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I've a method that I want to be able to accept either a single string (a path, but not necessarily one that exists on the machine running the code) or a list/tuple of strings.

Given that strings act as lists of characters, how do I tell which the method has received?

I'd like to be able to accept either standard or unicode strings for a single entry, and either lists or tuples for multiple, so isinstance doesn't seem to be the answer unless I'm missing a clever trick with it (like taking advantage of common ancestor classes?).

Python version is 2.5

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sample input/output makes such questions much easier to interpret – David Berger May 28 '09 at 19:39
Here the simple answer -- is not obvious due to the py2-3 changes. – sorin Nov 7 '14 at 9:15
up vote 25 down vote accepted

You can check if a variable is a string or unicode string with

isinstance(some_object, basestring)

This will return True for both strings and unicode strings


You could do something like this:

if isinstance(some_object, basestring):
elif all(isinstance(item, basestring) for item in some_object): # check iterable for stringness of all items. Will raise TypeError if some_object is not iterable
    raise TypeError # or something along that line

Stringness is probably not a word, but I hope you get the idea

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Aha! I thought there must be some common ancestry somewhere, I just couldn't find the reference... – mavnn May 28 '09 at 19:42

You can use type function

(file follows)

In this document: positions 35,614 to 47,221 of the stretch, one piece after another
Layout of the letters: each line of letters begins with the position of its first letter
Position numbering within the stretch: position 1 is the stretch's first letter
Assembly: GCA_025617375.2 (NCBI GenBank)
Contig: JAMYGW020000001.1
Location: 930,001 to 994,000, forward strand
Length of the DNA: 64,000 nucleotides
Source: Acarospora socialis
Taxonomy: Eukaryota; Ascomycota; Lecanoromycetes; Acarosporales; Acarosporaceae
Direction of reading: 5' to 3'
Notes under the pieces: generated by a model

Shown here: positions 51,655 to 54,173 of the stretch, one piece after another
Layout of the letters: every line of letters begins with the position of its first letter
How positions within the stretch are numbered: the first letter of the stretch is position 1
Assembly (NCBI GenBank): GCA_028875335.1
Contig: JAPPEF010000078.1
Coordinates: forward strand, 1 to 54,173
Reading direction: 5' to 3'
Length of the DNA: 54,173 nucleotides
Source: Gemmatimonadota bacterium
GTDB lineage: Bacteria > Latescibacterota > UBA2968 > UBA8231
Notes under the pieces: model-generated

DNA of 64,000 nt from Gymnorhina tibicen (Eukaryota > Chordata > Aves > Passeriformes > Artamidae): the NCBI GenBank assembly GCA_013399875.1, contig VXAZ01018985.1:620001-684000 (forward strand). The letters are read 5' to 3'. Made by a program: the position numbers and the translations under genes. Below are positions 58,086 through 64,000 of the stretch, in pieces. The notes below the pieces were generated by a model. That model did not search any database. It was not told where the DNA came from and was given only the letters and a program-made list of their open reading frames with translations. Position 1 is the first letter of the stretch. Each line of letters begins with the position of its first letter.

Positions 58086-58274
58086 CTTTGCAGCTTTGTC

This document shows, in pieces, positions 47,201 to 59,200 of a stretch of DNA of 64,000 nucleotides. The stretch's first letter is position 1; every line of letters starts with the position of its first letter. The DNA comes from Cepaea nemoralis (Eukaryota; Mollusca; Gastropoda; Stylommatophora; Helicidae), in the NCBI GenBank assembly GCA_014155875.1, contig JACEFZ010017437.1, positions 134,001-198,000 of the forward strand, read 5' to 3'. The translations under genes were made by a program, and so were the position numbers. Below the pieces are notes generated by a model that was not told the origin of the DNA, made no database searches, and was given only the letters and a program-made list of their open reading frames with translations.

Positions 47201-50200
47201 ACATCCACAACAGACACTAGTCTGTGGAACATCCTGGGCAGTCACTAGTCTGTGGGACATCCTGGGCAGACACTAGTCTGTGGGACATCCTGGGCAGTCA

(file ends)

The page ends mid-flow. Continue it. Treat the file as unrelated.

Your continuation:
>>> type('/dev/null')
<type 'str'>
>>> type(['/dev', '/null'])
<type 'list'>
>>> type('/dev/null') is str
>>> type(['/dev', '/null']) is str
>>> type('/dev/null') is list
>>> type(['/dev', '/null']) is list
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Is there some good reason this is not the answer? – gladed Mar 14 at 21:57

Type checking:

def func(arg):
    if not isinstance(arg, (list, tuple)):
        arg = [arg]
    # process

func(['abc', '123'])


def func(*arg):
    # process

func('abc', '123')
func(*['abc', '123'])
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Check the type with isinstance(arg, basestring)

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As I like to keep things simple, here is the shortest form that is compatible with both 2.x and 3.x:

# trick for py2/3 compatibility
if 'basestring' not in globals():
   basestring = str

v = "xx"

if isinstance(v, basestring):
   print("is string")
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isinstance is an option:

In [2]: isinstance("a", str)
Out[2]: True

In [3]: isinstance([], str)
Out[3]: False

In [4]: isinstance([], list)
Out[4]: True

In [5]: isinstance("", list)
Out[5]: False
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Have you considered varargs syntax? I'm not really sure if this is what you're asking, but would something like this question be along your lines?

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Wouldn't that just force the caller to specify which was being sent? I'd prefer to avoid that if possible. (And I'm also intrigued as to whether what I want to do is possible in an elegant way...) – mavnn May 28 '09 at 19:39

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